Any and all screen time – whether in the form of TV, computer, or iPad – is strongly discouraged for children under age 2 by pediatricians and child development experts. Yet babies and toddlers are spending more time with this media than ever before. Nearly half of all kids under two-years-old watch television every day, and preschool age kids have an average of four hours of daily screen time.
Why the disconnect?
Well-intentioned parents are readily tuning their children into “educational” programming like Baby Einstein on a regular basis. Many more routinely use TV as an assist to keep kids occupied during the evening crunch to get dinner on the table. It is also common for families to have the TV on as background entertainment whether it’s being actively watched or not.
What effect does all this screen time have?
Recent research has shown that limiting screen time cultivates healthy brain development in infants and young children. Too much time in front of TV, DVDs and iPads is over stimulating for your child. This has a negative impact on how her brain developments and can increase her risk for problems such as ADHD. Excessive screen-time is also linked to poor school performance and childhood obesity.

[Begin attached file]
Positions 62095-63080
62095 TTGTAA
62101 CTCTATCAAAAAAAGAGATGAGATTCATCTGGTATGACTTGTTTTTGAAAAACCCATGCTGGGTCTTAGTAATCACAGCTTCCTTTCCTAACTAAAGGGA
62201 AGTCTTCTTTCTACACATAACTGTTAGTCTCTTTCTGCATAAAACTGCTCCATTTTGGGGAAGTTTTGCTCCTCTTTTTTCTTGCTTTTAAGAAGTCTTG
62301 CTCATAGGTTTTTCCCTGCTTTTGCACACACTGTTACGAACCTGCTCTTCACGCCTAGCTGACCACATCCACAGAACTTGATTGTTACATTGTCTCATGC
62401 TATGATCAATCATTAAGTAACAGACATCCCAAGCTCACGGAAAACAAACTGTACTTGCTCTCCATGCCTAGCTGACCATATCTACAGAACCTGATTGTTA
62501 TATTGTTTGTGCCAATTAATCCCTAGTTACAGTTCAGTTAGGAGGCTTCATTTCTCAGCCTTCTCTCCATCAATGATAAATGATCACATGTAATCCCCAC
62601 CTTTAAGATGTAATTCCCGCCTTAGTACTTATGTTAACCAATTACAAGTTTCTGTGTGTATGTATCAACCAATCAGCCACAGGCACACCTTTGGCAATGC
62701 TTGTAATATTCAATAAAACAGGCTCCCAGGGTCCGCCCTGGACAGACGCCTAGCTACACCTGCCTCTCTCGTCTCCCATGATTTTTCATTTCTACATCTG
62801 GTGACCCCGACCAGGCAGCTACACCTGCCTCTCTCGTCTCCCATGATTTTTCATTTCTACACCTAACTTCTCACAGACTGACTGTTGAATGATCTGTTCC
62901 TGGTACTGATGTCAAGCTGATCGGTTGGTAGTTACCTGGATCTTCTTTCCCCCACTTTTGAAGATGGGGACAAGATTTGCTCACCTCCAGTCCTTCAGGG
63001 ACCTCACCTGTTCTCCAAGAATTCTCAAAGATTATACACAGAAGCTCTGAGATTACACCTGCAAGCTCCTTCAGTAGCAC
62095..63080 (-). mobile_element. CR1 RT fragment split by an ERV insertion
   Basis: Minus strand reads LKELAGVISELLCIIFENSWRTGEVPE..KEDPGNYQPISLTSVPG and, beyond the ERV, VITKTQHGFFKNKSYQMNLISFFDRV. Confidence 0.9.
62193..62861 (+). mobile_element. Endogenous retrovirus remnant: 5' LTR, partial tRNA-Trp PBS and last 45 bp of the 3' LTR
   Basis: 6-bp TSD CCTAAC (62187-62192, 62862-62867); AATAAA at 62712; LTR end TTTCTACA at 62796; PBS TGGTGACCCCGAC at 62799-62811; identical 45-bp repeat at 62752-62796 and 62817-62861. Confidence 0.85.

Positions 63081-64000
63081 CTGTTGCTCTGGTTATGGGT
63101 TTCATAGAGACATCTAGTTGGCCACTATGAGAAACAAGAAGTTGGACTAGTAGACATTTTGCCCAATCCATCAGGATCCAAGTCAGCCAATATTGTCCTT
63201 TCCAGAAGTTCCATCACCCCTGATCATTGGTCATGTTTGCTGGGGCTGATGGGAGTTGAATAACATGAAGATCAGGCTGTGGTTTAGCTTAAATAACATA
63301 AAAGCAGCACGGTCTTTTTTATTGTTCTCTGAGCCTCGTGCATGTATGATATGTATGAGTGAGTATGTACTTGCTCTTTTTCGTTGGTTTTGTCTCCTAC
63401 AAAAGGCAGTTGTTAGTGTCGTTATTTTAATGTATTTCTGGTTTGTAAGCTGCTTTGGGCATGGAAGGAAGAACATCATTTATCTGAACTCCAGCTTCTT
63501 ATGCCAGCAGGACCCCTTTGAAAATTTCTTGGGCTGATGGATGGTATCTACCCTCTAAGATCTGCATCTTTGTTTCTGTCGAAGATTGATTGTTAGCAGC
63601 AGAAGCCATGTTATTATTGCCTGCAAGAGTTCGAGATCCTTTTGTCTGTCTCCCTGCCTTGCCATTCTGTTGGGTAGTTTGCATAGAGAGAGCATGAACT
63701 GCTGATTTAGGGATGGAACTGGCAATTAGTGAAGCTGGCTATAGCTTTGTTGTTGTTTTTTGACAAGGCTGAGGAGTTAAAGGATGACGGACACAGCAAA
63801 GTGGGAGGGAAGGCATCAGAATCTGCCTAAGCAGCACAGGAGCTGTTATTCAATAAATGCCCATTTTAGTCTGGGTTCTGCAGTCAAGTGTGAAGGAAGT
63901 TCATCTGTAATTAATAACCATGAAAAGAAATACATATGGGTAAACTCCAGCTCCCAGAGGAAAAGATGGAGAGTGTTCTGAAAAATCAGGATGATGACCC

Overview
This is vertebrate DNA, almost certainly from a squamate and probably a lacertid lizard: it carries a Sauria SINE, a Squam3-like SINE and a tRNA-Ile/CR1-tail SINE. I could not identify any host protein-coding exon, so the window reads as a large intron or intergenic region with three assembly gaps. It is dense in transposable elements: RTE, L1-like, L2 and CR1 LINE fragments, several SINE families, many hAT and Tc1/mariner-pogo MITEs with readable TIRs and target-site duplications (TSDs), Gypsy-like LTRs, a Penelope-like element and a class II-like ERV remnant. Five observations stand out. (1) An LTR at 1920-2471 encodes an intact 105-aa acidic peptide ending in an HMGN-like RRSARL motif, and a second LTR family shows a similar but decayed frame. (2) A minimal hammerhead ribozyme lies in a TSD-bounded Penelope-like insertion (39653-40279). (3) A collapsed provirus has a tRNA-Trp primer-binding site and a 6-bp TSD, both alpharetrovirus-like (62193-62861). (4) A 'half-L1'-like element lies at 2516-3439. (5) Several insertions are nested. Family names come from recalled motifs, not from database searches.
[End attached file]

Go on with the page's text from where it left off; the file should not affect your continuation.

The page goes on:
What can we do?
To help families break the cycle and turn-off screens, the Campaign for a Commercial-Free Childhood (CCFC) is urging everyone to participate in Screen-Free Week, April 30 through May 6. The idea is to use this time as a media detox, get re-acquainted with family, and establish new habits for recreational time. Use Screen-Free Week as a start to your families’ new commitment to a healthier lifestyle all year round. Read, get outside, do an art project, just be present with quality face-to-face time with your child.
Need more ideas for what to do with the kids during all this new free time? Print out this More Things To Do Instead Of Turning On The TV flyer.